Files in *nix filesystems almost always have an associated inode number. In most cases users seem not to deal very much with those inode numbers, as they use filenames (i.e. a hierarchical pathnames-filename structure) to interact with the file. Hence renaming a filename is frequently happening
mv oldname newname
How would be a renaming (reassigning) from one to another inode number work?
The background is that I want to backup (i.e., and restore/ catalogue) files from my filesystem. At restore I would be happy to see former inode #7 to become again the lucky inode #7.
Knowing that the kernel's filesystem handling may abstract the handling of inodes, I assume that sometimes another file is given #7 before the one I wanted to assign it to. In short I expect the decision "dear kernel change inode #12345 to #7" to get into trouble when #7 is already taken. Even though—as comparing with filenames—also filenames are unique and when wanting to rename a file to an already used filename I would go about like this:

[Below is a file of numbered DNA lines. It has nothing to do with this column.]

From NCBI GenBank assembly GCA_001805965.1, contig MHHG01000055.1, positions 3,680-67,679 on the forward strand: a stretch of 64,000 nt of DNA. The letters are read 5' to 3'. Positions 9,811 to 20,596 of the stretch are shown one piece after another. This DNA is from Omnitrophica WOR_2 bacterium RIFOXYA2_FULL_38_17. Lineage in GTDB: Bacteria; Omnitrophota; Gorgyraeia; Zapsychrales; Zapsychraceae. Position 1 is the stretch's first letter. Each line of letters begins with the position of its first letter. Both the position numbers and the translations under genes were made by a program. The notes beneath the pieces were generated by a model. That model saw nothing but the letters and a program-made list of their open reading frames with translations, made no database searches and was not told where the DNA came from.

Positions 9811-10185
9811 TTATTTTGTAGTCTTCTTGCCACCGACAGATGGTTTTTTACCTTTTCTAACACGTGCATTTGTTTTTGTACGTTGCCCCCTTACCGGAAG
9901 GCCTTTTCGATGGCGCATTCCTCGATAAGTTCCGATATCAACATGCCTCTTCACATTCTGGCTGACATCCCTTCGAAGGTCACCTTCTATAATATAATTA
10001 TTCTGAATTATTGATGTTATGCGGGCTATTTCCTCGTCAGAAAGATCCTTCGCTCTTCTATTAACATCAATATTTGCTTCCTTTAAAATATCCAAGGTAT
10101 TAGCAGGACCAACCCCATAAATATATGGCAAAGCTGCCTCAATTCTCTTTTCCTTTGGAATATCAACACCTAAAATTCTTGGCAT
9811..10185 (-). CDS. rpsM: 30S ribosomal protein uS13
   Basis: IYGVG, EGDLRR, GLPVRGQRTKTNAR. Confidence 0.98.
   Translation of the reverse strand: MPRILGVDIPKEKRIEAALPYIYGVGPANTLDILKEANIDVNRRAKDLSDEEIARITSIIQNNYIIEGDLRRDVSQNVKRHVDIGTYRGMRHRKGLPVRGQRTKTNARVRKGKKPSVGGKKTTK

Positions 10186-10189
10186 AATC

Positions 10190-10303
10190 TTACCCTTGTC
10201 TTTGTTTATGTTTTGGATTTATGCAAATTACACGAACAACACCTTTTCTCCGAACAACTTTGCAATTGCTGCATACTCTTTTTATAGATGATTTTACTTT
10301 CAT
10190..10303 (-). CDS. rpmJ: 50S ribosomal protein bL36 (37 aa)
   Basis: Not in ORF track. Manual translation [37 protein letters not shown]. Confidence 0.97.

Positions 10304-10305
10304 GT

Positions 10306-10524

mv newname othername mv oldname newname
By the above I was able to have the file
oldfile renamed into
newname besides having to deal with previously also renaming the previous
Consequently I am confident a way to change/ influence the inode number might exist. In which case this would answer the question perfectly. In case it is somewhat filesystem dependent, I would most like to know it for ext4.
My negligence let me overlook https://stackoverflow.com/questions/5752822/how-do-i-create-a-file-with-a-specific-inode-number which addresses much of the same question. Being SO and not Unix&Linux I am unsure whether it would not be adequate to leave this question here, or delete it. Yet there being already one answer?